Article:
Cop killer nabbed after 6-day manhunt
When Vikas Dubey was finally caught, it was in Madhya Pradesh outside a temple, hundreds of kilometres away from where he was last seen in the National Capital Region city of Faridabad. .Updated: Jul 10, 2020 03:02 IST
Five people were killed, at least a dozen were arrested, and a sprawling bungalow was demolished with bulldozers as the Uttar Pradesh set out to “set an example” in its hunt for Vikas Dubey, a gangster who last week was responsible for the audacious attack on a police group that left a deputy superintendent, three sub-inspectors, and four constables dead.
When Dubey was finally caught, it was in Madhya Pradesh outside a temple, hundreds of kilometres away from where he was last seen in the National Capital Region city of Faridabad.
“Five criminals in involved in the shoot-out have been killed in encounters with the police and nearly a dozen arrests have been made. The operation is going on to arrest others involved in the ghastly crime,” said Prashant Kumar, the additional director general of police (ADG), law and order in Lucknow.
The first of Dubey’s accomplices to be killed were his uncle Prem Prakash Pandey and nephew Atul Dubey, who were gunned down allegedly during a gunfight in Kashiram Nivada’s jungles on July 3.
The following day, on July 4, police sent bulldozers to raze Dubey’s bungalow and destroy two SUVs parked in the compound. By Thursday, when Dubey was arrested, three more people linked to him were killed by police, including two of his closest aides: Amar Dubey and Prabhat Mishra.
The five, and two others who were injured in a police encounter, were among seven gunmen who took positions on rooftops on the night of July 2, waiting for a police team led by deputy superintendent of police (DSP) Devender Mishra.
Mishra and seven who accompanied him would later be killed in the gunfire, and some of their bodies were mutilated in an unheard of attack against law enforcement.
The policemen are believed to have walked into a trap, with Dubey tipped off by informants within the police who would later by arrests. The case illustrates problems often regarded endemic in police in India, where allegations of criminal collusion and overreach often run alongside charges of inaction
On Thursday, officials said Dubey is likely to have had continued help from someone on the inside, which allowed him to stay a step ahead. “Without help, he could not have gone this far; we are pursuing some leads. It will become clear as to who helped him,” said an Uttar Pradesh police official, asking not to be named.
The police are particularly looking at who Dubey may have reached out to in the immediate aftermath of the attack when he camped at a friend’s house in Kanpur Dehat’s Shivli town, three kilometres from his village.
It was here that he was enlisting support to help get out of the area alive and surrender, according to the official, who cited the interrogation by Prabhat Mishra.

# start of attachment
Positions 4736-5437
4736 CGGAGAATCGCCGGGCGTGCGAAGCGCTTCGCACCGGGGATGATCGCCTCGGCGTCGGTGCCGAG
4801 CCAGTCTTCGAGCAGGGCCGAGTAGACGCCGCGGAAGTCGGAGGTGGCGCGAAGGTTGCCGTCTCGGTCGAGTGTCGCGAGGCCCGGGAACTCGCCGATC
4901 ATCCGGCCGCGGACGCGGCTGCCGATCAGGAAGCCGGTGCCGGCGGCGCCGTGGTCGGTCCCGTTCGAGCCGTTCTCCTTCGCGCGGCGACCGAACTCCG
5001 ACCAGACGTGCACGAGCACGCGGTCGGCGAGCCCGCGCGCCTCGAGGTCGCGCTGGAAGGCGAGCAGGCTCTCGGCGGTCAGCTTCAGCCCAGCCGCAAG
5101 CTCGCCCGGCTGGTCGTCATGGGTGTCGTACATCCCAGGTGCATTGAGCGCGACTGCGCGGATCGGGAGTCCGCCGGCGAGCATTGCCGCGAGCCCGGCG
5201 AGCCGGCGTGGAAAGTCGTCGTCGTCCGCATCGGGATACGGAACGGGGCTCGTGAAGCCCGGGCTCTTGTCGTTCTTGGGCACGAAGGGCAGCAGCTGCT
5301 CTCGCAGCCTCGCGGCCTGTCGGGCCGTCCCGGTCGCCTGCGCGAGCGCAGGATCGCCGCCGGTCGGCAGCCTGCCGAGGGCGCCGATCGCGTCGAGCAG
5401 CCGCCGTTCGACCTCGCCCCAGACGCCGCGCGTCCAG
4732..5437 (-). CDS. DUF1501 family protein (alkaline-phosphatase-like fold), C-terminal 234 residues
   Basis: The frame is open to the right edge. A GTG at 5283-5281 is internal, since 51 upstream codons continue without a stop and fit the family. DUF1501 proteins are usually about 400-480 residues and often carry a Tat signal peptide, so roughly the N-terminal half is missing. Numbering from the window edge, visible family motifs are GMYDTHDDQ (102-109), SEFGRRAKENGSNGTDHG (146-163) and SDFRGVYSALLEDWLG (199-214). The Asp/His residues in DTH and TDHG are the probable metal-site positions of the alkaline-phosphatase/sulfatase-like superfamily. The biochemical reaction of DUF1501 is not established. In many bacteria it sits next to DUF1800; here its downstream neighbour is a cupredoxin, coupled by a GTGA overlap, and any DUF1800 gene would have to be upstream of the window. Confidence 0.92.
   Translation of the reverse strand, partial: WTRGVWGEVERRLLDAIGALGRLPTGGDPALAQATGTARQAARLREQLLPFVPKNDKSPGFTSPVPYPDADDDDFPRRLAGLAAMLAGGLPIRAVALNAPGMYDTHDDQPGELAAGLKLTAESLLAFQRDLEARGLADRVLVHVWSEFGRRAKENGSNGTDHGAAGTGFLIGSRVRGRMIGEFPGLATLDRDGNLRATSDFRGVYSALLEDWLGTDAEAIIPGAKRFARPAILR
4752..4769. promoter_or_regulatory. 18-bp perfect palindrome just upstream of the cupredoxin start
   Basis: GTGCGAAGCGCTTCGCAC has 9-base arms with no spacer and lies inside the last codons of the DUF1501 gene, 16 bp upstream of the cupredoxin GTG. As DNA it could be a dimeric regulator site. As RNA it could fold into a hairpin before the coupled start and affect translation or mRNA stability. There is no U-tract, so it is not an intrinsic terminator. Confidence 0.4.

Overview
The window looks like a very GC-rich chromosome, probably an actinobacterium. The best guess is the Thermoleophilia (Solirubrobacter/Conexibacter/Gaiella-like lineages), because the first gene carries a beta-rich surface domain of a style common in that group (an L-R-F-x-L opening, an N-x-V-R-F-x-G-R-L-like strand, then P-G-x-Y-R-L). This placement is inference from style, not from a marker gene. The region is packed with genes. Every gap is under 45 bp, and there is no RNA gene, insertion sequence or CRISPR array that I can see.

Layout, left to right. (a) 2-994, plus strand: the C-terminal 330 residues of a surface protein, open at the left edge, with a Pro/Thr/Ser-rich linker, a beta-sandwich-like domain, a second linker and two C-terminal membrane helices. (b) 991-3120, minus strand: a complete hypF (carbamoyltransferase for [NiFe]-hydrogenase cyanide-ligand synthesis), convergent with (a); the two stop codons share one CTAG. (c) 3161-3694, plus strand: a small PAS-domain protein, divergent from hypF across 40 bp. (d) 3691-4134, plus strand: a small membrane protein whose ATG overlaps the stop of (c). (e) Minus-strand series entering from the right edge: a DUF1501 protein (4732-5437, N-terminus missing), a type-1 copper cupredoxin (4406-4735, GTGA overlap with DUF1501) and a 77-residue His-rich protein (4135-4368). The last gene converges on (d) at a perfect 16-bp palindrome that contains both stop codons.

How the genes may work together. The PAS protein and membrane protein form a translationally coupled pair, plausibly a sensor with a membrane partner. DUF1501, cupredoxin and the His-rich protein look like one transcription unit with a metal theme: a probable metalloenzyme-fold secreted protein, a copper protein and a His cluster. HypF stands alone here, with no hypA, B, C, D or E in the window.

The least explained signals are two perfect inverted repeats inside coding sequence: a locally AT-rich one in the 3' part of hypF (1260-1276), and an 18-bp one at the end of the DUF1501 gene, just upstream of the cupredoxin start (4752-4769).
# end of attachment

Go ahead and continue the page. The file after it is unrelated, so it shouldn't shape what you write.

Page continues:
At least one other police official, who was involved in the hunt, said that Dubey was being tipped off while he travelled over 1,250 km over four states while being on the run.
Till now, the state police has moved the entire staff of Chaubeypur police station, from where Dubey is first believed to received a tip-off. As many as 55 police constables, 10 head constables and 13 sub inspectors were sent back to police lines.
The then station officer Vinay Tiwari and-sub inspector KK Sharma have been arrested and accused of conspiracy to murder and leaking the information. Anant Deo, who served as SSP Kanpur till June 16, was removed as DIG STF after a special report of the slain DSP Mishra surfaced. Mishra had alleged that Tiwari colluded with Dubey, and recommended action against him.
While he remained on the run, the Uttar Pradesh police’s special task force (STF) also went on a spree of arrests, the latest of which included the wife and elder son of Dubey.
In all, according to figures by Kanpur police, the number of people arrested could be as high as 20, including four women who were the spouses of some of the fugitives.
Among them was Khushboo Dubey, who married Amar Dubey four days before the shoot-out on June 29. Police have not given any reason for her arrest, which experts have questioned for being a case of overreach.
Retired IPS officer Prakash Singh, who headed the Uttar Pradesh police between 1991 and 1993, said that while the action may have been sloppy at first, which led to the deaths, the follow up action has been commendable.
“Initially police did not have intelligence about Dubey and his armed men waiting for them. But the action there after has been commendable. The current chief minister, Yogi Adityanath is a no nonsense person when it comes to criminals. He does not let political influence come in way of criminals. The current DGP is also a man of integrity. They may have been let down by their juniors initially,” he said.